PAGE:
I doubt your argument, such as it is, will be attractive to working physicists, mathematicians, or engineers ... anyone who uses these terms in their technical meanings.

Nor will it be appreciated be the lay population, for it goes against the everyday sense of the common terminology as used today, I doubt that the average person prefers parameter to dimension!
 
  • #4
SteamKing
Staff Emeritus
Science Advisor
Homework Helper
12,796
1,667
"Time" to my mind is the most persistent and misleading term of all and demonstrates the predominance of our language instinct over observation. The term time is so ingrained in our conscience and language ("time" is the number one most common noun in the English language, "year" is second and "day" is fifth) that most laymen actually believe that time has some ethereal, quasi-mystical self-contained existence of its own, somehow driving all other physical phenomenon we observe.
It's not clear why you think 'time' is somehow misleading, or even how it is 'misleading'. After all, we regulate many of our daily activities according to the time of day or how long we wish to spend engaged in that activity.

Shouldn't physicists do something to try to rectify these warped semantics of the lay public instead of contributing to them?
What the lay public chooses to believe or not believe is up to them. If a scientist wishes to devote a portion of his time to educating the public, as many have done thru the years, fine.

If a layman wishes to become better informed about science and scientific matters, there are any number of books, videos, or other means by which he can educate himself. It's not as if scientists are magically endowed with scientific knowledge; they had to study and work hard to acquire this knowledge in the first place.
 
  • #5
28
37
No. Once you obtain a better understanding of Physics you'll understand why these concepts are silly. All of them are already well definend. You wouldn't change a definition just because you don't understand the meaning of a word.

No offense, but you appear to be the layman here. This post reads like a rambling by someone attempting to sound intelligent and who wishes to make changes to things that he/she doesn't fully understand.
 
  • #6
D H
Staff Emeritus
Science Advisor
Insights Author
15,393
683
Dimension: "parameter" instead of the syfy-ish term "dimension". The constant reference to the time dimension and extra dimensions is to my mind much more palatable and less mind-numbing if we simply talk of "parameter" for anything but the 3 spatial dimensions.
Parameter is a very generic term. A constant is a parameter. So is a variable. Just because bad sci-fi has misused the term dimension doesn't mean we should abandon it. Looking at time as a dimension, but a rather different dimension that the spacial dimensions, is critical to understanding relativity. Just because you don't like it doesn't mean it's incorrect.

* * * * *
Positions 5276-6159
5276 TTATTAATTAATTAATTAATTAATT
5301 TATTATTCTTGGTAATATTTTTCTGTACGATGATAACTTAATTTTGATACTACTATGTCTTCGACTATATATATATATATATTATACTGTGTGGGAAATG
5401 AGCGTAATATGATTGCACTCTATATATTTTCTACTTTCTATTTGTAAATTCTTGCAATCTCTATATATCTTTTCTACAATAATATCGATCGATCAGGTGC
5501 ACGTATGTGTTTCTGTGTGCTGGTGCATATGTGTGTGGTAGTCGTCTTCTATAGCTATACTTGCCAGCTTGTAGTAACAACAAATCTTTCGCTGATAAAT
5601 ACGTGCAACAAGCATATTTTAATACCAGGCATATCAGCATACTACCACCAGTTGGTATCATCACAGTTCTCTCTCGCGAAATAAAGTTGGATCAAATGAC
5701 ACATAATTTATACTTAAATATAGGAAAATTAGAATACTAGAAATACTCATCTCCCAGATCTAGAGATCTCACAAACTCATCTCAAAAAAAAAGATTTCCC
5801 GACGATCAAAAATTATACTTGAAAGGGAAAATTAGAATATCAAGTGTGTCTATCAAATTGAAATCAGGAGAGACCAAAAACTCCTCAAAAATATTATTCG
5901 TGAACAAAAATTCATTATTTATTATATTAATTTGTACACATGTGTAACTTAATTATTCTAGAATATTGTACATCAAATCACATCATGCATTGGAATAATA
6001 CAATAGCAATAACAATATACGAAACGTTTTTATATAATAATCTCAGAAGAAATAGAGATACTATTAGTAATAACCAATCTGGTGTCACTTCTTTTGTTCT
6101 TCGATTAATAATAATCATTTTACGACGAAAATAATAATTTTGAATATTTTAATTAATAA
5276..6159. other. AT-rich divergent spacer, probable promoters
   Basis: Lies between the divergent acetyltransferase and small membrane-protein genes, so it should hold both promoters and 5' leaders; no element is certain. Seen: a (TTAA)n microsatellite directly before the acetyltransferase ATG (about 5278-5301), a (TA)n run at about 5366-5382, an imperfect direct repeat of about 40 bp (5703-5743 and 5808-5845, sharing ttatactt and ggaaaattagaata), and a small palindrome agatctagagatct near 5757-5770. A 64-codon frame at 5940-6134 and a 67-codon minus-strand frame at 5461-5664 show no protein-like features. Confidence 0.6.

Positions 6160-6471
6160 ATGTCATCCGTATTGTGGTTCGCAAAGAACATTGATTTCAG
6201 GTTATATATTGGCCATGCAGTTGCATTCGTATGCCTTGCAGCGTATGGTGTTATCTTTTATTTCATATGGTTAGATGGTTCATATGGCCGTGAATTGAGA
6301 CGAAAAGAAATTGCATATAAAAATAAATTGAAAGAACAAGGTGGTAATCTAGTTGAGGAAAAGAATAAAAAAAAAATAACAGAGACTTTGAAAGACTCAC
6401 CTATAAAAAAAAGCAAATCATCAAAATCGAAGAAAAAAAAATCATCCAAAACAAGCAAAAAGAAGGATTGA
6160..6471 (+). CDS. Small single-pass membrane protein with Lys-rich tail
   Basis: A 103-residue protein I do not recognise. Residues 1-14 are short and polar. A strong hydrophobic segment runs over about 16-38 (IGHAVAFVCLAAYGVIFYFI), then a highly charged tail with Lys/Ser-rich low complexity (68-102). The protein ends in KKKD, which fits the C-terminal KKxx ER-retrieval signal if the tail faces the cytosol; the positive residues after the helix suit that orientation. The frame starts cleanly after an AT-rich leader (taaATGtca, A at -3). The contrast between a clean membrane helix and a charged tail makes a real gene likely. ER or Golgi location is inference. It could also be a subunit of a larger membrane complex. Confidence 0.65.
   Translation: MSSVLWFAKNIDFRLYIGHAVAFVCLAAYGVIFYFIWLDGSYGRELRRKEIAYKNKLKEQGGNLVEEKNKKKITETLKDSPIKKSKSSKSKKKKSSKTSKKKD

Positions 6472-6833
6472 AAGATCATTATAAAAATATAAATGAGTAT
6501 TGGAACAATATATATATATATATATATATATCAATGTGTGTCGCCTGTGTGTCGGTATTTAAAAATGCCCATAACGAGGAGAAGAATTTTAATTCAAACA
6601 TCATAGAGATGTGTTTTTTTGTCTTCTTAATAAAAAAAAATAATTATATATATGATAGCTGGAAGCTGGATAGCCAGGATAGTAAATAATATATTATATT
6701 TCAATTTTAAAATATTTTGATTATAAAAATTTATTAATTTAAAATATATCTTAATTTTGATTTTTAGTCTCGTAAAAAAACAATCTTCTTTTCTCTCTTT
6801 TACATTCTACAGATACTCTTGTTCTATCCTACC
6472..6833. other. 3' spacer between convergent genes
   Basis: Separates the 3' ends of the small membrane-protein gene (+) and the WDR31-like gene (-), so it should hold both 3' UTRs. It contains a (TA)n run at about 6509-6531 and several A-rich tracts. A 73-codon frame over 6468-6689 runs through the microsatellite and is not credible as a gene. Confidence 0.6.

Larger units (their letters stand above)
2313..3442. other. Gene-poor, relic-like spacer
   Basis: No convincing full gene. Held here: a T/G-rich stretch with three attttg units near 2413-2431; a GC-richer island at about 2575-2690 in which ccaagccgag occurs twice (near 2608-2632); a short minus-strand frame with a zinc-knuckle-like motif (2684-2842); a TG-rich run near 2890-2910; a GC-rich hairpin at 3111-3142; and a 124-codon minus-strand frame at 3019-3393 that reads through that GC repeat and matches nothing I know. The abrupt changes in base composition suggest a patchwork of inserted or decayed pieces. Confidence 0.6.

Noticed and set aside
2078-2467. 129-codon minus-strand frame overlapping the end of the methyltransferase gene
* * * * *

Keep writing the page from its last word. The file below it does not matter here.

Temperature: "speed" (of massive particles composing a gas/plasma/atoms/molecules) instead of "temperature". I have always found it over-hyped to hear physicists talk of phenomenon in the millions/billions of degrees C like cheap newsmen whenever they talk of HEP and cosmology.
No, temperature is not speed. It's not even the random component of velocity. Put a tank containing gaseous hydrogen in thermal content with a tank containing gaseous xenon. Eventually, the tanks and the gases within them will achieve thermal equilibrium (i.e., at a common temperature). The average speed of the hydrogen molecules will be about 5.3 times that of the average speed of the xenon atoms. Temperature is not energy, either. A block of ice at 0°C has considerably less energy than does the same quantity of water at 0°C. Temperature is a thing in and of itself.

Time: "relative motion" instead of "time". Time in the absolute cannot be measured independently of motion...time is observed motion, related to a chosen, reference motion. Time is a relative term, not an absolute one.
Why do people post such nonsense? Time is what an ideal clock measures, and one can construct a clock with no moving parts.


Thread closed.
 

Related Threads on Dimension, Temperature & Time: Semantically Misleading?

  • Last Post
3
Replies
65
Views
7K
  • Last Post
Replies
1
Views
1K
  • Last Post
3
Replies
52
Views
5K
  • Last Post
Replies
5
Views
621
  • Last Post
Replies
9
Views
2K
Replies
84
Views
16K
Replies
7
Views
3K
  • Last Post
6
Replies
127
Views
12K
  • Last Post
2
Replies
29
Views
6K
  • Last Post
Replies
12
Views
2K
Top